Alcohol is a culturally expected part of adult life, and it can be a challenge to find alternatives when you are struggling with sobriety. Isolation makes recovery more difficult, and the loss of social groups and activities is a major hurdle for many people to overcome.
Fortunately, a new trend is making it easier to enjoy the energy and excitement of night life without the temptation for over-indulgence. So-called “sober bars” and parties provide the same experience of a regular bar or night club but without the alcohol and drugs that can trigger a relapse.
What Is a Sober Bar?
Sober bars or sober parties are locations and events created with teetotalers in mind. Many that have opened in recent years operate as non-profit ventures launched by addiction recovery services in an effort to fill a niche.
Alcohol-free bars started in Europe and have been gaining traction in U.S. cities over the past decade. These bars are built to rival the atmosphere of a normal bar or night club, and they may serve food and alcohol-free “mocktails,” specialty sodas or even milkshakes. They may also offer entertainment like live music, pool tables, darts, trivia nights, karaoke and other events.
Part of the focus of a sober bar is building opportunities for socialization. People frequently rely on bars as a way to meet dates or make friends. Offering opportunities to get the social benefits of a drinking buddy without the actual drinking makes dry bars a new and even revolutionary way to socialize.
Enjoying a Bar Without Alcohol
Of course, you do not have to go to a special dry bar to enjoy a night out without alcohol. Drinking at any bar or night club is not required, and many bars offer incentives like free drinks to designated drivers.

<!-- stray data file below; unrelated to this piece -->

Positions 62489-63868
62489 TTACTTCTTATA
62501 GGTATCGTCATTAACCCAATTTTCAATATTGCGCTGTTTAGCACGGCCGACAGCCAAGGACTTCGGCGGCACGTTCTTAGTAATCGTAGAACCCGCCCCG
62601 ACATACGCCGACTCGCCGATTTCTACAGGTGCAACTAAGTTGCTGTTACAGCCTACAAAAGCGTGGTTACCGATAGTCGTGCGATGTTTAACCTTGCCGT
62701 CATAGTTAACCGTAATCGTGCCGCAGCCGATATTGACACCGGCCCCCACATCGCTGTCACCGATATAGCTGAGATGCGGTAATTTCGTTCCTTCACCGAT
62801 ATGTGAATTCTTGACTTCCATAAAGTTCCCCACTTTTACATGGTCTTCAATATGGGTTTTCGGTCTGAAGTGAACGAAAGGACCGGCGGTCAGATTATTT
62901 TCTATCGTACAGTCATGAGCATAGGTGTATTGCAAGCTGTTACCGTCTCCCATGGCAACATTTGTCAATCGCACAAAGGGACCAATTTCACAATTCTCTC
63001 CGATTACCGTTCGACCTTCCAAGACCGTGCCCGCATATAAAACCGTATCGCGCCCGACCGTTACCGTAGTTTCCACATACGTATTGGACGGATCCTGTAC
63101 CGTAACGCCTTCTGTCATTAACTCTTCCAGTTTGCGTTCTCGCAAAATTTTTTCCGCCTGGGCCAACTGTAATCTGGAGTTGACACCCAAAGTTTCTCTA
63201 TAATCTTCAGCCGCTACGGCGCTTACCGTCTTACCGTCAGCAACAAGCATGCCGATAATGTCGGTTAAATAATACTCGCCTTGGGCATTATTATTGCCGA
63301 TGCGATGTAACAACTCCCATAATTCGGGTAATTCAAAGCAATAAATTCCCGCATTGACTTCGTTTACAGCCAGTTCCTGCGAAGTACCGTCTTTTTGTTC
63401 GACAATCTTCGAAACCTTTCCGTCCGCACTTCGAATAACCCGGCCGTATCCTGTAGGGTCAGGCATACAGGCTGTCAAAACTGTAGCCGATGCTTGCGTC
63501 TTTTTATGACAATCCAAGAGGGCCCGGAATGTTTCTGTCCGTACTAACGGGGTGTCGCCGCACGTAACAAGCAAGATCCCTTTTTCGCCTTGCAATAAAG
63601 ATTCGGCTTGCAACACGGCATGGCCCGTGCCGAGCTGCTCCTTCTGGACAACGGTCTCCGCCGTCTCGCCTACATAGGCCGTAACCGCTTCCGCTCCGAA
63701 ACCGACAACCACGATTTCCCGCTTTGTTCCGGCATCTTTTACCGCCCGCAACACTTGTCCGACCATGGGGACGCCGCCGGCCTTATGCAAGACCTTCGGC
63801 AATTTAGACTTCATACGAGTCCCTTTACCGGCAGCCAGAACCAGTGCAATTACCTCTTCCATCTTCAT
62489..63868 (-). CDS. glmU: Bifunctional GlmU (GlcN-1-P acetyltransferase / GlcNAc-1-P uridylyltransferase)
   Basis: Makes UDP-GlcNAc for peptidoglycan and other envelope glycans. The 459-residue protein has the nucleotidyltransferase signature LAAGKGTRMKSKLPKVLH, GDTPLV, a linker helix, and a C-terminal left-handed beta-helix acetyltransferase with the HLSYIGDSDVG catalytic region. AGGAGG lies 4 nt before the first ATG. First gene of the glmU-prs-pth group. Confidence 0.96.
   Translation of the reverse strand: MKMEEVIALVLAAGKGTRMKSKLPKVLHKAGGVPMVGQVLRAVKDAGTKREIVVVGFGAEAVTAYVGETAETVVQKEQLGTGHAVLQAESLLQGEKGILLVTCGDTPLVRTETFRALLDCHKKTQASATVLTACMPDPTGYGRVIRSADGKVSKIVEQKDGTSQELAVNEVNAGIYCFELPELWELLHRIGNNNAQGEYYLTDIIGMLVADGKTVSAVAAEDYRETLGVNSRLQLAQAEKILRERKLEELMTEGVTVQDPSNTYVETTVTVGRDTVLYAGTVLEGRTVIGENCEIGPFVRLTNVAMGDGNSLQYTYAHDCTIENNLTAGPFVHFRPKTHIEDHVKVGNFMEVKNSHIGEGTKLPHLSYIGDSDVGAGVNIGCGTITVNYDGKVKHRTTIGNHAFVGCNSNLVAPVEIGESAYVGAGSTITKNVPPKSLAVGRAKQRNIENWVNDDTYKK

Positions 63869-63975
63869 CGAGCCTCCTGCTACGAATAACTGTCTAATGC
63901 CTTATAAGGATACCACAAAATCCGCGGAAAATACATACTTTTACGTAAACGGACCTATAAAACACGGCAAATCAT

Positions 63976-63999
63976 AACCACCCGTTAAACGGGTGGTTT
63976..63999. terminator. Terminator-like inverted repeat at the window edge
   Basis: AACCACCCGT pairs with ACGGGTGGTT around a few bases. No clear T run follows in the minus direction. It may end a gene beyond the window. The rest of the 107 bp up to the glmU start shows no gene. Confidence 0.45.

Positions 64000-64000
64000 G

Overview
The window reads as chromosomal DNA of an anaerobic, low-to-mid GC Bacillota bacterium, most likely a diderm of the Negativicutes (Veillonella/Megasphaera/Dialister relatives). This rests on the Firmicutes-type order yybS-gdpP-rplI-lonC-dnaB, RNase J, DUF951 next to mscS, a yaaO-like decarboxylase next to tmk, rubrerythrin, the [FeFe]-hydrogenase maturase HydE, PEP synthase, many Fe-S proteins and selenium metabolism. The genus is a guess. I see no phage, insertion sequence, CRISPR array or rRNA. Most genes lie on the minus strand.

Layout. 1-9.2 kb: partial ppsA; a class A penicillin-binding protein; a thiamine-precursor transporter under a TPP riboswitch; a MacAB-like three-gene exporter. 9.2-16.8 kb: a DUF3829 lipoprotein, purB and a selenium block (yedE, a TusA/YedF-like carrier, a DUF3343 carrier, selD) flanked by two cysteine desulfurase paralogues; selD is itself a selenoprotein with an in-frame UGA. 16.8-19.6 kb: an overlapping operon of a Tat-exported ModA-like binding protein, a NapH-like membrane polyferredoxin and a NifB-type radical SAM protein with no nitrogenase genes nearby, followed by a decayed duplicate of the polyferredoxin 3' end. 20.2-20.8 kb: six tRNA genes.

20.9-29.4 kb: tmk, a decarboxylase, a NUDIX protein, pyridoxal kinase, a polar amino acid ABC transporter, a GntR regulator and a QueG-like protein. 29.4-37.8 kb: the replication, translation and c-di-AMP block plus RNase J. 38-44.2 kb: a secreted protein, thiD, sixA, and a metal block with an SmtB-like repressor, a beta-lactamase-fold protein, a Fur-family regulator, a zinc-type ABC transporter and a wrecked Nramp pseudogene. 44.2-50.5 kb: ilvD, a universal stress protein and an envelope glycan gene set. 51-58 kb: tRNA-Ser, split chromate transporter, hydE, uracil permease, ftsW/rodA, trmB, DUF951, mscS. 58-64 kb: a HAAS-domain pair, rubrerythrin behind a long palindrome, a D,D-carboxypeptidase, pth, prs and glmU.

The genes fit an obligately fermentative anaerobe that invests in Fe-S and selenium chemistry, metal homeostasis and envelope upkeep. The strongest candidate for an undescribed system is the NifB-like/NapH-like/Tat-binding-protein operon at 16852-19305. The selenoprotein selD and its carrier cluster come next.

The problem is that temptation to drink can be overwhelming when you are surrounded by alcohol, and this can trigger a relapse in anyone trying to stay sober. Well-meaning friends can also pressure you into drinking or put you in an uncomfortable situation.
For this reason, it’s often best to avoid bars altogether when you struggle with substance abuse. However, many people in recovery struggle to find alternatives that will fill empty time, provide a place to go on the weekend or offer socialization opportunities or chances to meet people.
This is the niche that sober bars seek to fill, and they can only grow more successful as the idea gains traction with non-drinkers of all kinds.
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Who Benefits from Sober Parties?
People who struggle with substance abuse aren’t the only ones who benefit from dry bars and substance-free entertainment.
Pregnant women, young adults and individuals whose religion prohibits alcohol can all enjoy the atmosphere and socialization perks of a bar without the pressure to drink. Because bars and clubs have traditionally provided the primary place to meet up or hang out, people who cannot or choose not to drink may feel left out or isolated. Dry bars solve this problem.
A growing acceptance of alcohol-free socialization venues helps recovering addicts to shake the stigma of recovery and enjoy the social benefits without a danger of relapse. The best part of going to a party isn’t the drugs and alcohol but the atmosphere and people. When alcohol is removed from the equation, many people may find that some of the positive associations they’ve developed with drinking can actually be gotten in a healthier and safer environment.
Are Sober Bars the Future of Partying?
Although they’ve been gaining traction, especially in larger cities, sober bars are still far from universal. While it’s unlikely that alcohol-focused venues will vanish any time soon, a growing social acceptance of substance-free spaces is good for everyone.
The underlying causes of alcoholism are complex and vary between individuals, but the cultural acceptance and normalization of binge drinking certainly contributes to the rates of alcohol abuse around the world. If the cultural scripts surrounding socializing and having fun begin to change, many people may benefit. It’s always possible to live a full and fun life without alcohol, and specialized venues for parties, concerts and get-togethers help to drive that message home.